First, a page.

Chen shares the same concern with the Chinese educational system, where strict teachers expect students to memorize large amounts of information in short periods of time.

He also believes that the American educational system gives students more freedom to discover and pursue their interests.

“I feel privileged to teach ELL at South because students are really invested, Conte said. “They are at a place that they can get that information.

McNally agrees with Conte and believes that families usually come to America for the education opportunity, “often making great financial sacrifices to be here.

Preparing for the Future

Kang does not take ELL classes this year due to schedule conflicts and must attend mainstream History and English classes.

She credits her confidence and strong foundation in basic English to the ELL program.

“Even though mainstream classes are a lot more work than ELL classes, I feel good about challenging myself, she said.

While she no longer takes ELL classes, her former teachers are always available whenever she needs help. The ELL staff hopes that their students will gain the confidence and skills necessary to enter mainstream courses.

“The most important challenge is ensuring that students are not just learning content and language skills, but also learning to figure out the skills on their own so they can leave ELL and be successful, Conte said.

Even though Kang is not in ELL classes this year, she finds time during lunches or J-Blocks to maintain the personal relationships she formed in the program.

For now, Kang’s goal is to attend a good college, and she believes that she can do so thanks to the ELL program.

Chen, however, aims higher. “I will do something American and be successful and want to help my country, he said.

Having left behind their friends, family, and countries, Chen, Kang, and Shallop came to America to pursue their dreams.

“For most of my students here, their short-term dream is to get into a good college, Conte said. “We definitely help them get on the right road considering where they come from.

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South Football roars back on new home field http://www.denebolaonline.net/2009/09/30/south-football-roars-back-on-new-home-field/ http://www.denebolaonline.net/2009/09/30/south-football-roars-back-on-new-home-field/#comments Wed, 30 Sep 2009 08:52:52 +0000 David Han http://www.denebolaonline.net/?p=2613 The Lions Varsity Football team faced a disappointing defeat on Saturday, September 26 against Concord-Carlisle. Despite holding their opponents scoreless in the second half, the Lions were unable to recover the 21 point gap. The Lions, however, fought hard and proved themselves worthy of their new home field.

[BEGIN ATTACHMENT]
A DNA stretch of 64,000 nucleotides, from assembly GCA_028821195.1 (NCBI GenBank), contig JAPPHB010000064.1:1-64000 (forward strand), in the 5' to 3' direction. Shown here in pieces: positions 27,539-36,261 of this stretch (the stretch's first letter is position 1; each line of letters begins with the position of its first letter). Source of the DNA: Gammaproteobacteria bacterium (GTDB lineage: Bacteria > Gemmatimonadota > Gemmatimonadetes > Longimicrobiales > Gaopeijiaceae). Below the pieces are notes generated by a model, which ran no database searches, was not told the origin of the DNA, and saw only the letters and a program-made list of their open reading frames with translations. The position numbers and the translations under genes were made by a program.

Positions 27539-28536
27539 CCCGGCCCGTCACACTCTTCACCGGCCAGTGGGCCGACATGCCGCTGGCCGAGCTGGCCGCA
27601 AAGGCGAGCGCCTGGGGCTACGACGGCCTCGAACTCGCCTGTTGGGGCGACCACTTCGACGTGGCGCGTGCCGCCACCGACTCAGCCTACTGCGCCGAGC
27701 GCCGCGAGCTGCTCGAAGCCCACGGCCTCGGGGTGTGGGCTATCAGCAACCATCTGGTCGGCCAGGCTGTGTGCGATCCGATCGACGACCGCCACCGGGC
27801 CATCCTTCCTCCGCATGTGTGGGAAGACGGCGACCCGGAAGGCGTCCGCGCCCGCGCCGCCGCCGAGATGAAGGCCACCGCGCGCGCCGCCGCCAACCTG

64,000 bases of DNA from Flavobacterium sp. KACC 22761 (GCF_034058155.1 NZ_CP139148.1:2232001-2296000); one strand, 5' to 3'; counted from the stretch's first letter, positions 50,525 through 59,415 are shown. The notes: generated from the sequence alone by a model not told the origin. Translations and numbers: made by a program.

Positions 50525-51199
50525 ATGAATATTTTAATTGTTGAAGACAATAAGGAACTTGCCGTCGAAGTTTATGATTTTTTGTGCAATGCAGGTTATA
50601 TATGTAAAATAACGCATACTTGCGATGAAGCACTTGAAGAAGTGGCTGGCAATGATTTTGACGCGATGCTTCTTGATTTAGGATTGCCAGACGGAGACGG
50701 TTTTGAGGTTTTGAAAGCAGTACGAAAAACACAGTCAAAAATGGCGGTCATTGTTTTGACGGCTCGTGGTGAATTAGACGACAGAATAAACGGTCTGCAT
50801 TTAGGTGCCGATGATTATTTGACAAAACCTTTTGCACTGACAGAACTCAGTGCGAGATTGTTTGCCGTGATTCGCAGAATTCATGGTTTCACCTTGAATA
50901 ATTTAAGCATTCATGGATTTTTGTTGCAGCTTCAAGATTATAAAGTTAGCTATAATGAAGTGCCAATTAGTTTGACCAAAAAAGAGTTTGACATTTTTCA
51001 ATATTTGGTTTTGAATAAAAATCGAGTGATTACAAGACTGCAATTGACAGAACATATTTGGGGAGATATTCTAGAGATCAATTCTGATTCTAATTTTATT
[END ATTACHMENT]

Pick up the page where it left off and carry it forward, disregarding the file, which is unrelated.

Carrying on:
After five years of debate and discussion, the first of South’s four new fields opened, hosting a close loss for the Boys’ Varsity Football Team 21-19 against Concord-Carlisle.

Independent of the game’s outcome, the football team, who trained on the questionable practice fields of Oak Hill Middle School was excited to be the first team to play on the school’s new synthetic turf field.
“We’d seen the construction going on for a while on the fields, and we were just really happy to finally get on and play on it for the first time, co-captain and senior Isaac Freedman said.

During practice, Freedman noticed his teammates were more focused and determined to succeed, partly attributing the shift in mind-set to the possession of a new home field.

“The turf provides a sense of unity for our team, he said. “We take pride in our field. Now, we want to defend our home turf.

Athletic Director Scott Perrin hopes that, with the completed installation of two synthetic turf fields and two grass fields, athletes will develop a greater sense of pride. He notes, however, that a team’s playing environment should not significantly influence a team’s competitiveness unless field conditions prove to be safety concerns.

“It’s not about the field or track you play on, senior and Cross Country runner Alex Pearce said. “It’s what you bring to the game and the pride your team builds that matters.

Freedman expects the team to perform better now that the synthetic turf cleared the original field of unsafe playing conditions like divots and uneven areas of land.

Perrin believes the opening of the first synthetic turf field is the first step toward success after years of dispute.

Alderman Guive Mirfendereski, a chief opponent of synthetic turf, led an opposition group and issued an appeal to the Department of Environmental Protection on the completion of the first synthetic turf field, where the Lions played last Saturday.

Because the far end of the stadium is a buffer zone of wetlands, the appeal questions the synthetic turf’s effects on the environment. The delays in construction inhibit South’s soccer and track teams from playing on the field.

Mirfendereski, who vouches for natural grass fields, is also concerned with athletes’ health if they play on possibly dangerous field material.

“The ultimate question is not whether real grass is good enough for our kids; it’s whether our kids are worth real grass, Mirfendereski said.

Perrin, a proponent of synthetic turf, does not believe synthetic turf poses a threat to athletes’ health.
“When you want to talk about health issues, we should maybe examine the stuff we clean the floors with, the amount of food with preservatives that we eat, the amount of time we spend on our cell phones, the amount of time we stare at computer monitors, and so forth, he said.

Synthetic turf leaves behind a “huge and often unmitigated carbon footprint as well as other chemical hazards, according to Mirfendereski.